Influence of Fiber Content on Shear Capacity of Steel Fiber-Reinforced Concrete Beams
Latest publication: Influence of Fiber Content on Shear Capacity of Steel Fiber-Reinforced Concrete Beams.
This publication is very special for me for two reasons:
– first series of experiments I supervised in the USFQ-ICV laboratory.
– first journal paper of mine with one of my B.Sc. USFQ students as first author (we have more in review with other students, but this one is the first paper that actually made it out of the review loop).
And it’s open access 🙂
Here’s the link to the paper.
The abstract is as follows:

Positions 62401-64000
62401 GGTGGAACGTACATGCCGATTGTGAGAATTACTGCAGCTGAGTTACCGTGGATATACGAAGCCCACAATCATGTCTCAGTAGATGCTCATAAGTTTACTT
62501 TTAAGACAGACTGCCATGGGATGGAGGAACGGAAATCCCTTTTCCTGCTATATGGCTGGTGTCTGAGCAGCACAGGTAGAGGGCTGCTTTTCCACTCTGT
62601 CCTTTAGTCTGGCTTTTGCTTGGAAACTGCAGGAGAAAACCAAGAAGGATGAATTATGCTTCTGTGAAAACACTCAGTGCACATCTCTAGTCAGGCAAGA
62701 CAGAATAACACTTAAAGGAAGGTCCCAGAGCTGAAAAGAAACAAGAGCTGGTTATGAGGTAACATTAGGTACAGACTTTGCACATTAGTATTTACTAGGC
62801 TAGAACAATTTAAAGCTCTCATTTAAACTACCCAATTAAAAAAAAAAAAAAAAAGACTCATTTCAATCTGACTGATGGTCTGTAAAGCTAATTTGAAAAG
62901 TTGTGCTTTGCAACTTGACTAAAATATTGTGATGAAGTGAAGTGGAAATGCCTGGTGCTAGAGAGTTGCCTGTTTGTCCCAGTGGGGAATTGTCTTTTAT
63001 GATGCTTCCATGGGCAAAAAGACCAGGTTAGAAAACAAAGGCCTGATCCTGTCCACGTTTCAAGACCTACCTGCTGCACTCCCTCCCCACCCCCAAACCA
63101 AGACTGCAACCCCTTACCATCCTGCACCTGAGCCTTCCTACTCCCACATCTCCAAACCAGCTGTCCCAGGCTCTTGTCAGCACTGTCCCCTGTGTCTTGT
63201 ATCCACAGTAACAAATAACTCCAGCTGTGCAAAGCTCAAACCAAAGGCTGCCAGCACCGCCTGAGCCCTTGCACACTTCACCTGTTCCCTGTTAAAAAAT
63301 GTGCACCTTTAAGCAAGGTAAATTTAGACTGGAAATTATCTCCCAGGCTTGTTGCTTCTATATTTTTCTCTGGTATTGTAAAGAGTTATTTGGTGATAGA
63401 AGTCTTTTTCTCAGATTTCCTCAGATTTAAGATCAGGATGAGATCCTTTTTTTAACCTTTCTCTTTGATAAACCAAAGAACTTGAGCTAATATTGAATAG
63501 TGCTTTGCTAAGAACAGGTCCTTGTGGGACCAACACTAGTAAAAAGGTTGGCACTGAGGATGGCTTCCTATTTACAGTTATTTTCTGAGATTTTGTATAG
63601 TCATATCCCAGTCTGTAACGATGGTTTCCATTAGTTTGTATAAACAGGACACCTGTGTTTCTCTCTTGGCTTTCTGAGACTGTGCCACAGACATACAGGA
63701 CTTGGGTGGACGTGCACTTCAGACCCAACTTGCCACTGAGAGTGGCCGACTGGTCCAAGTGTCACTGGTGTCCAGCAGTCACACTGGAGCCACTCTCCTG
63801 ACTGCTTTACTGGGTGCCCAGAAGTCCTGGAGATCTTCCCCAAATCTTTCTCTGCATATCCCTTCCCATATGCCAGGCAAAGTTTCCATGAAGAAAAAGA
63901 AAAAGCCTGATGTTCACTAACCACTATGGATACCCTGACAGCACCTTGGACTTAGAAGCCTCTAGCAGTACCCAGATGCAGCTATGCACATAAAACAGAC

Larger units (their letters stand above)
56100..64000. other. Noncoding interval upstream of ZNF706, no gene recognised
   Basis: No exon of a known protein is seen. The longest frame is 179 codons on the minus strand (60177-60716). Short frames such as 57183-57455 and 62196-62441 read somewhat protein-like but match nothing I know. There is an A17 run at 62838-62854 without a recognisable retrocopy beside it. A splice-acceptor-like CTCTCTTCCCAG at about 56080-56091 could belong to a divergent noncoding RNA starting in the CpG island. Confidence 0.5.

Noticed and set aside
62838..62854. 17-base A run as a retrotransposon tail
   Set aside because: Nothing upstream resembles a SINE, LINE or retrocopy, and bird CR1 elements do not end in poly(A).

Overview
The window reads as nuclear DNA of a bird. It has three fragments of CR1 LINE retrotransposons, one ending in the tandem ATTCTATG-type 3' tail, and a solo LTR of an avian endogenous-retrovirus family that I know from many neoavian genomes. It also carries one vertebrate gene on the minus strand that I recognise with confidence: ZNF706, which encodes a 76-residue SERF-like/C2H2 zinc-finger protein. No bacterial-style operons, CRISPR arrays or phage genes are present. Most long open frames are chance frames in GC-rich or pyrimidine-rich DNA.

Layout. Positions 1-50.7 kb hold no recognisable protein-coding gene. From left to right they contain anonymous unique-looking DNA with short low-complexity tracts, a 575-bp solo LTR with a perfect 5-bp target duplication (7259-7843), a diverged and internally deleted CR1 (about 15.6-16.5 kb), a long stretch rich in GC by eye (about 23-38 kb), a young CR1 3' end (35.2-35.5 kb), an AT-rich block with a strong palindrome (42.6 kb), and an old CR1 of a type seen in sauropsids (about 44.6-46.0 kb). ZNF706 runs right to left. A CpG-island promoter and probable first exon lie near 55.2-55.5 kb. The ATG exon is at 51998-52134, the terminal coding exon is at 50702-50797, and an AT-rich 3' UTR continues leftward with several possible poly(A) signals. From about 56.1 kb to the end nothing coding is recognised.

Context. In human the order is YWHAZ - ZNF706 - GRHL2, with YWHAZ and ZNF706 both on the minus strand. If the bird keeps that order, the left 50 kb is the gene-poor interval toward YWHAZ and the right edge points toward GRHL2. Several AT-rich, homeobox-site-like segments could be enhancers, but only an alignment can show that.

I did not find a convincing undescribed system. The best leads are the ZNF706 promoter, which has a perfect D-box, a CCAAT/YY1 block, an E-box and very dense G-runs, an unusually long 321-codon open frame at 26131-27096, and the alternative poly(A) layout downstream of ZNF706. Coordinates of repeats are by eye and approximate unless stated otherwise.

For shear-critical structural elements where the use of stirrups is not desirable, such as slabs or beams with reinforcement congestion, steel fibers can be used as shear reinforcement. The contribution of the steel fibers to the shear capacity lies in the action of the steel fibers bridging the shear crack, which increases the shear capacity and prevents a brittle failure mode. This study evaluates the effect of the amount of fibers in a concrete mix on the shear capacity of steel fiber-reinforced concrete beams with mild steel tension reinforcement and without stirrups. For this purpose, 10 beams were tested. Five different fiber volume fractions were studied: 0.0%, 0.3%, 0.6%, 0.9%, and 1.2%. For each different steel fiber concrete mix, the concrete compressive strength was determined on cylinders and the tensile strength was determined in a flexural test on beam specimens. Additionally, the influence of fibers on the shear capacity was analyzed based on results reported in the literature, as well as based on the expressions derived for estimating the shear capacity of steel fiber-reinforced concrete beams. The outcome of these experiments is that a fiber percentage of 1.2% or fiber factor of 0.96 can be used to replace minimum stirrups according to ACI 318-14 and a 0.6% fiber volume fraction or fiber factor of 0.48 to replace minimum stirrups according to Eurocode 2. A fiber percentage of 1.2% or fiber factor of 0.96 was observed to change the failure mode from shear failure to flexural failure. The results of this study support the inclusion of provisions for steel fiber-reinforced concrete in building codes and provides recommendations for inclusion in ACI 318-14 and Eurocode 2, so that a wider adoption of steel fiber reinforced concrete can be achieved in the construction industry.